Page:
I've stumbled upon the weird way (in my view) that Matlab is dealing with empty matrices. For example, if two empty matrices are multiplied the result is:

```
zeros(3,0)*zeros(0,3)
ans =
0 0 0
0 0 0
0 0 0
```

Now, this already took me by surprise, however, a quick search got me to the link above, and I got an explanation of the somewhat twisted logic of why this is happening.

**However**, nothing prepared me for the following observation. I asked myself, how efficient is this type of multiplication vs just using `zeros(n)`

function, say for the purpose of initialization? I've used `timeit`

to answer this:

```
f=@() zeros(1000)
timeit(f)
ans =
0.0033
```

vs:

```
g=@() zeros(1000,0)*zeros(0,1000)
timeit(g)
ans =
9.2048e-06
```

Both have the same outcome of 1000x1000 matrix of zeros of class `double`

, but the empty matrix multiplication one is ~350 times faster! (a similar result happens using `tic`

and `toc`

and a loop)

How can this be? are `timeit`

or `tic,toc`

bluffing or have I found a faster way to initialize matrices?
(this was done with matlab 2012a, on a win7-64 machine, intel-i5 650 3.2Ghz...)

**EDIT:**

After reading your feedback, I have looked more carefully into this peculiarity, and tested on 2 different computers (same matlab ver though 2012a) a code that examine the run time vs the size of matrix n. This is what I get:

The code to generate this used `timeit`

as before, but a loop with `tic`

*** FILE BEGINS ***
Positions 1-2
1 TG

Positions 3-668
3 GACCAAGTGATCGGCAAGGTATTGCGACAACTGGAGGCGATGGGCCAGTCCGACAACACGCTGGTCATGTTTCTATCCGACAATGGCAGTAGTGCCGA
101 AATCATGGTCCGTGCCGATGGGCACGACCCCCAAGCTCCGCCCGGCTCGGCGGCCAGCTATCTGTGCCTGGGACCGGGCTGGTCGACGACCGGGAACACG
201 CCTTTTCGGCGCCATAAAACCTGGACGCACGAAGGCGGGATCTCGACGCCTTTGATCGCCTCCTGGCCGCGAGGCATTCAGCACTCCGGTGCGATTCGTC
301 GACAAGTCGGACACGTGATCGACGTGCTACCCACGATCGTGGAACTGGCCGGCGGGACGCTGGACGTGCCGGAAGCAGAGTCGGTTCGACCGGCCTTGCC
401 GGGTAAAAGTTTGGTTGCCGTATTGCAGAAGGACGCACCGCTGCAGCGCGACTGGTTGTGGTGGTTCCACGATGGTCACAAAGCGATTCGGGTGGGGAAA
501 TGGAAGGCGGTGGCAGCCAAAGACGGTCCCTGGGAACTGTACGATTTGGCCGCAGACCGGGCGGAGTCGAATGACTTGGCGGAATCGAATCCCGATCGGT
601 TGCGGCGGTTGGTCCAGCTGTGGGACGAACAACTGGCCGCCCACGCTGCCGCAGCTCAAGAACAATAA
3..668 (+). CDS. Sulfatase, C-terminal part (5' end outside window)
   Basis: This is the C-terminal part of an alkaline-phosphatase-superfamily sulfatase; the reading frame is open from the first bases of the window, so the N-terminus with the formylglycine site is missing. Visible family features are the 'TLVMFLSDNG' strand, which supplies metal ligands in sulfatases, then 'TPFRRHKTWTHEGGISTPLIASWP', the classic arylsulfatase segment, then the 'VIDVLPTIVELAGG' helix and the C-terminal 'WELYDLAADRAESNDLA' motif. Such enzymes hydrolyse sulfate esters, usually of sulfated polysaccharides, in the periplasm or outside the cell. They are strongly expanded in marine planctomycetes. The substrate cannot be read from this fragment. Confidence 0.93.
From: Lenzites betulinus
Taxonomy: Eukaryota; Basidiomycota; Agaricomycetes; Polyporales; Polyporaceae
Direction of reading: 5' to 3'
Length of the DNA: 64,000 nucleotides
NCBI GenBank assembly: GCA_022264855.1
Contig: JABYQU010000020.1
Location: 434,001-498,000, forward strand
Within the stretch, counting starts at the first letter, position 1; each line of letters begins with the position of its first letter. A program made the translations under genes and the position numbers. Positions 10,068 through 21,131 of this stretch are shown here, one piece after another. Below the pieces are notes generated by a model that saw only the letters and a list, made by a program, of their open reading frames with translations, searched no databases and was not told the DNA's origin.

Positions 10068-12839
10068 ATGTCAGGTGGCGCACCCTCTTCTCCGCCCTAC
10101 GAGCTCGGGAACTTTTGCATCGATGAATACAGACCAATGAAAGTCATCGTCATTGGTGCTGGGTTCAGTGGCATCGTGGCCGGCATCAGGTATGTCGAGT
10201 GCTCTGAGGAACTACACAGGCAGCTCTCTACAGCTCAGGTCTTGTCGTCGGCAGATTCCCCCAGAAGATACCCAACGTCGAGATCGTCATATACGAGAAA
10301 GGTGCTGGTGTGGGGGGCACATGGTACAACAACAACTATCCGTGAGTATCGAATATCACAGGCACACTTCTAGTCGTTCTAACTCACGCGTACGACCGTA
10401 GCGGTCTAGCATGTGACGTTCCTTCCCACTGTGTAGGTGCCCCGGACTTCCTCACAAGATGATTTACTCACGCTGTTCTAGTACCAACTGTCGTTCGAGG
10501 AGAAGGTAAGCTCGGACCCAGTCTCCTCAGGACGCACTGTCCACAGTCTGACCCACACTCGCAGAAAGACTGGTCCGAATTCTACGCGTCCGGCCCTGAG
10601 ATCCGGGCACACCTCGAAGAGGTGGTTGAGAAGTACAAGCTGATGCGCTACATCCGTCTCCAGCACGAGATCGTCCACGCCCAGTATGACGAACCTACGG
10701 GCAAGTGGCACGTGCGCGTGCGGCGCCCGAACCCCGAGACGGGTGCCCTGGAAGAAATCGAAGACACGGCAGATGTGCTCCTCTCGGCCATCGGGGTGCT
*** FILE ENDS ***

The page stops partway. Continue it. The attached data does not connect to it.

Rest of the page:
and `toc`

will look the same. So, for small sizes, `zeros(n)`

is comparable. However, around `n=400`

there is a jump in performance for the empty matrix multiplication. The code I've used to generate that plot was:

```
n=unique(round(logspace(0,4,200)));
for k=1:length(n)
f=@() zeros(n(k));
t1(k)=timeit(f);
g=@() zeros(n(k),0)*zeros(0,n(k));
t2(k)=timeit(g);
end
loglog(n,t1,'b',n,t2,'r');
legend('zeros(n)','zeros(n,0)*zeros(0,n)',2);
xlabel('matrix size (n)'); ylabel('time [sec]');
```

Are any of you experience this too?

**EDIT #2:**

Incidentally, empty matrix multiplication is not needed to get this effect. One can simply do:

```
z(n,n)=0;
```

where n> some threshold matrix size seen in the previous graph, and get the **exact** efficiency profile as with empty matrix multiplication (again using timeit).

Here's an example where it improves efficiency of a code:

```
n = 1e4;
clear z1
tic
z1 = zeros( n );
for cc = 1 : n
z1(:,cc)=cc;
end
toc % Elapsed time is 0.445780 seconds.
%%
clear z0
tic
z0 = zeros(n,0)*zeros(0,n);
for cc = 1 : n
z0(:,cc)=cc;
end
toc % Elapsed time is 0.297953 seconds.
```

However, using `z(n,n)=0;`

instead yields similar results to the `zeros(n)`

case.

quadraticallyfast.`zeros`

always explicitly zeroed out memory, even when not necessary.`zeros`

shows the same behavior shown here for the multiplication method.